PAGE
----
As a general rule, most countries require VAT to be paid at Customs before goods coming from a non-EU country that qualifies as imports enter the EU territory. This VAT will be paid together with customs duties and tariffs, which are not deductible. Once the importer submits the VAT return, import VAT would be deducted and only when the amount is transferred to the taxpayer´s bank account (in case of a repayable position), the import VAT will be effectively recovered. With the new rules in Finland the VAT recovery changes significantly: the import VAT will be automatically paid and deducted at the same time in the VAT return, with the corresponding nil effect unless the taxpayer is not fully entitled to deduct VAT.
In practice, these changes mean that management of import VAT will move from Customs Administration to the Finnish Tax Administration. Also, the VAT return form has been updated to include boxes that reflect these changes.
Where the importer is not registered for VAT, import VAT will still be paid at customs.
The European Commission challenged the Maltese VAT rules on Yachts and private jets. According to Pierre Moscovici, the Commissioner for Economic and Financial Affairs, an infringement procedure may follow if these rules are not changed (update – March 8th: EU confirms that the infringement procedure against Malta, Greece and Cyprus, concerning incorrect application of VAT on chartering in those countries, is already initiated).
Malta has a VAT leasing scheme that allows individuals to use an HP leasing agreement in order to purchase a boat with a significant reduction of VAT charged. This reduction is granted on the grounds that the boat is used in international waters during the lease period, so the instalments are partially out of the scope of the VAT.
In boat chartering activities, where the boat spends part of the time outside the EU waters, members states may allow a reduction of the taxable base on which VAT is charged. This mechanism also exists in France and Italy, but different conditions apply in each country. On the contrary, Spain requires chartering companies to account for full amount of VAT on chartering fee.
The ECJ recently gave a landmark decision concerning the VAT treatment of specific leasing agreements. This case has an impact on VAT leasing schemes currently applicable to yachts. Malta already announced small changes to their scheme on the basis of the MBFS case.
Mercedes-Benz Financial Services UK Ltd (MBFS) case concerned an offering where Mercedes would give the option of buying a car under a hire purchase agreement. The question is whether a lease agreement with the ´option´ of buying a car should be considered a supply of services under the normal leasing VAT rules or a supply of goods under the hire purchase VAT rules. The Commission explained that in order to be considered a supply of goods, the agreement requires certainty that at the end of the term the title of the goods will pass to the client.
The ECJ case also introduced several tests to determine when these agreements are considered as supplies of goods or supplies of services. In view of these test, Malta has updated its current VAT leasing scheme with effect from December 2017. These rules will only apply to schemes agreed after this date.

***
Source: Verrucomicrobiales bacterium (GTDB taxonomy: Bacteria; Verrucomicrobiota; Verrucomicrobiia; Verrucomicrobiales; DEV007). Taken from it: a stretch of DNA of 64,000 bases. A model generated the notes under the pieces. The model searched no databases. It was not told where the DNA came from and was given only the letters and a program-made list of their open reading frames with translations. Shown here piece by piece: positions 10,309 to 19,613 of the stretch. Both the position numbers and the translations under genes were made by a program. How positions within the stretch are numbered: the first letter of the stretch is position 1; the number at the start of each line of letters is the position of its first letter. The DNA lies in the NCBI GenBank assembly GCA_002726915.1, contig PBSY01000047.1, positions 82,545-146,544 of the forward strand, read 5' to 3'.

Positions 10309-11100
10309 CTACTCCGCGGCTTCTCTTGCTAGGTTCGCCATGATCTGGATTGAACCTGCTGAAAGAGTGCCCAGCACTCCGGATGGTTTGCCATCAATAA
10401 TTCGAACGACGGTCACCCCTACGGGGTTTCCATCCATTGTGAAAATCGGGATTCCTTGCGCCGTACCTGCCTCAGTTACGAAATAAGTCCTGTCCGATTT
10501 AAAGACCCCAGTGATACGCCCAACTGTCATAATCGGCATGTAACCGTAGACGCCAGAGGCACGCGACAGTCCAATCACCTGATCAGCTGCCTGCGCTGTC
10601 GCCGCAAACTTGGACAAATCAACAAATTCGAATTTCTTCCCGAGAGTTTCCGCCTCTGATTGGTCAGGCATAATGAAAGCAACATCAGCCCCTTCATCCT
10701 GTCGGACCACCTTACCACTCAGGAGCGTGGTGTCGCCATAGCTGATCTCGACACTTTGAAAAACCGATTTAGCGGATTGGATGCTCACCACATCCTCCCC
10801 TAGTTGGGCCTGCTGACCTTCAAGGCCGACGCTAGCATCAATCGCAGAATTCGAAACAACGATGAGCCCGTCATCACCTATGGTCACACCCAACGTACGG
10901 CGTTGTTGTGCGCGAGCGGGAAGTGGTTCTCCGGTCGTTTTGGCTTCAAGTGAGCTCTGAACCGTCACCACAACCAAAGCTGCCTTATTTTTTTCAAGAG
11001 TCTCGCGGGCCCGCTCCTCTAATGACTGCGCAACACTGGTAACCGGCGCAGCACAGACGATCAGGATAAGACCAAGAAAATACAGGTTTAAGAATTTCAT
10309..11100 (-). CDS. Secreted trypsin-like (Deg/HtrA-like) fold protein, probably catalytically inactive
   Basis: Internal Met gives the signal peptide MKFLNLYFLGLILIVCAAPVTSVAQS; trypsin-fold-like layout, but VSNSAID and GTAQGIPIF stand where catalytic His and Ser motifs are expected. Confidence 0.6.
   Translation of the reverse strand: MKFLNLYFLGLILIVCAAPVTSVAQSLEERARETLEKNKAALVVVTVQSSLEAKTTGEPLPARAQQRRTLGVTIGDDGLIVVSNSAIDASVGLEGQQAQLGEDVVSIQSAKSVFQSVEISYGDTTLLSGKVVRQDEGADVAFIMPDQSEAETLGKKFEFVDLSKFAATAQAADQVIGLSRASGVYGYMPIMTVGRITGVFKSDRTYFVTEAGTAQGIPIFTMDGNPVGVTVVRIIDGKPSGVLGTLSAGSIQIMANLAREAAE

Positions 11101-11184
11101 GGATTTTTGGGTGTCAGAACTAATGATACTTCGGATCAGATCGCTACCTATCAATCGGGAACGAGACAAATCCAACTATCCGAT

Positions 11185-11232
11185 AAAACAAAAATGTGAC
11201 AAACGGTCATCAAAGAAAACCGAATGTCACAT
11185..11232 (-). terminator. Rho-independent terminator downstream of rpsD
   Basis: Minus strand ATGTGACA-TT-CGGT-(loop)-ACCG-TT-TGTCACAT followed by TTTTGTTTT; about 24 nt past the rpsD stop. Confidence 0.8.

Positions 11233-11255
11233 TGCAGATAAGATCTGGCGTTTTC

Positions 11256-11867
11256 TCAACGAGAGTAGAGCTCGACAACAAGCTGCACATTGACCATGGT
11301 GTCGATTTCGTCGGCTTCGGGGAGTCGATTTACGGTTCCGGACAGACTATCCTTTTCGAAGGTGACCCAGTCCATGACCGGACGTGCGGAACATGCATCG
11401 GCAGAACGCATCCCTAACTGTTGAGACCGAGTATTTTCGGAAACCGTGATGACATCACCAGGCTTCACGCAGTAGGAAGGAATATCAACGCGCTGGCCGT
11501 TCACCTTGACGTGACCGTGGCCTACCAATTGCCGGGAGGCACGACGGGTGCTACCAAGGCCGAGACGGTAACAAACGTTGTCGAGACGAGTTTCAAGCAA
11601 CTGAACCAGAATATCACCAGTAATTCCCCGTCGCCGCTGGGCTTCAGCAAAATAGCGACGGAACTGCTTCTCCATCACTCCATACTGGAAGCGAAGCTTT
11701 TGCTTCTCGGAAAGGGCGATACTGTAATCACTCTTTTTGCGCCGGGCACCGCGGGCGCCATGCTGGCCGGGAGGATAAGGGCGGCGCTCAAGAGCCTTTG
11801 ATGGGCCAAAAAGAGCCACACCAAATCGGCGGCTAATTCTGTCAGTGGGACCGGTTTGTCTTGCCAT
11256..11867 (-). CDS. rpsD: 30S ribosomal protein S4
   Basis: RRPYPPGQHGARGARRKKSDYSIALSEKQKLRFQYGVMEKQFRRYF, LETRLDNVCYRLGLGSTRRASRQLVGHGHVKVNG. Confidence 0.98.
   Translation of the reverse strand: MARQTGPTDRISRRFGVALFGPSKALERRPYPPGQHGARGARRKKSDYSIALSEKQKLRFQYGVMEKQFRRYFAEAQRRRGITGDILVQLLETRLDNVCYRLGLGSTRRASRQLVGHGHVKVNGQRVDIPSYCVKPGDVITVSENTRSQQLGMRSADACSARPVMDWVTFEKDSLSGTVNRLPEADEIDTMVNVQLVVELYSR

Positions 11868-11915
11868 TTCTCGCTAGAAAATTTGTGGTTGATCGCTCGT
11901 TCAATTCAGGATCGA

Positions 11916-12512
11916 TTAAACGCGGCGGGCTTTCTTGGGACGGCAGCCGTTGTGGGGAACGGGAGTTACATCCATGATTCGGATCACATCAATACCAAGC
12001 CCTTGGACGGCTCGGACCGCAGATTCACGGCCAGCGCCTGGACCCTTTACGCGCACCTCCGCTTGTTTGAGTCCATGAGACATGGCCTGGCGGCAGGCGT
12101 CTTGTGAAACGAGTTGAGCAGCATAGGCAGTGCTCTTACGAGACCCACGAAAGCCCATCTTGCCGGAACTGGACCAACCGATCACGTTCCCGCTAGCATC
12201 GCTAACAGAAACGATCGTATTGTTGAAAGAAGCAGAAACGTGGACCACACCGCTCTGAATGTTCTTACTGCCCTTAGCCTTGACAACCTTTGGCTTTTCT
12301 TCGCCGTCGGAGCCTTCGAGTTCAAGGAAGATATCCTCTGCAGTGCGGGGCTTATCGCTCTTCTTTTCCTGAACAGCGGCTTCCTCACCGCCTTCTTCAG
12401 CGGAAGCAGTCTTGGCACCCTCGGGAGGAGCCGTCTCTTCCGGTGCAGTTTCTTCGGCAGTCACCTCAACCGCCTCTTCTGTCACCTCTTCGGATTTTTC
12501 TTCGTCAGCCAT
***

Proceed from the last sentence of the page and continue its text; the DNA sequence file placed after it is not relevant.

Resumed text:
Marosa offers a one-stop solution for all VAT compliance obligations of chartering companies in Europe. We will take care of your VAT registrations, VAT returns and usual VAT questions related to chartering activities with a single approach and a comparative view of different VAT rules in each country. Contact us to know more about these services.
As we already informed, Bulgaria updated the Intrastat thresholds as from 2018. The new exemption thresholds are as follows:
The thresholds requiring detailed Intrastat reports including statistical information have also been updated as follows:
Intrastat thresholds should be computed on the basis of a calendar year. If you have not exceeded the threshold between January and December, you must start your count from zero on the following year. Likewise, if a businesses exceeded the threshold in a given January to December period, it will be mandatory to keep submitting Intrastat returns until you have completed a calendar year below the threshold.
For example, if a company exceeds the Intrastat threshold on March 2018 due to transactions carried out during January to March 2018, this company will be required to submit Intrastat returns at least until December 2019, even if no transactions take place between March 2018 and December 2019.
When passing any of the thresholds requiring detailed Intrastat reports, you are required to include even more information about your transactions.
You can consult all the Intrastat tresholds across Europe on our page at any time. If you have more questions about Intrastat returns in Europe, or if you would like to hear more about our VAT and Intrastat compliance service, please contact us.
As from 1 January 2018, the Czech control report requires additional information on each transaction. In addition to the information included in the report until last December, the following data must be added as from last January:
The information on Czech Control report must be submitted by the 25th day of the month following the reporting period. If the due date falls on a weekend or bank holiday, this date is shifted to the next working day. For example, the February control report is due on 26 March because 25 March is a Sunday.
Periodic VAT obligations such as Control reports and listings are an increasing trend across Europe. Most European countries require some form of return where transaction data is required to be reported. The format, level of detail and file accepted vary from one country to another. These differences make it difficult to comply with all these obligations using one single ERP system.
In Marosa we developed a service line to assist you meeting all periodic obligations requiring system data with one same approach for all European countries. Please contact us for more information.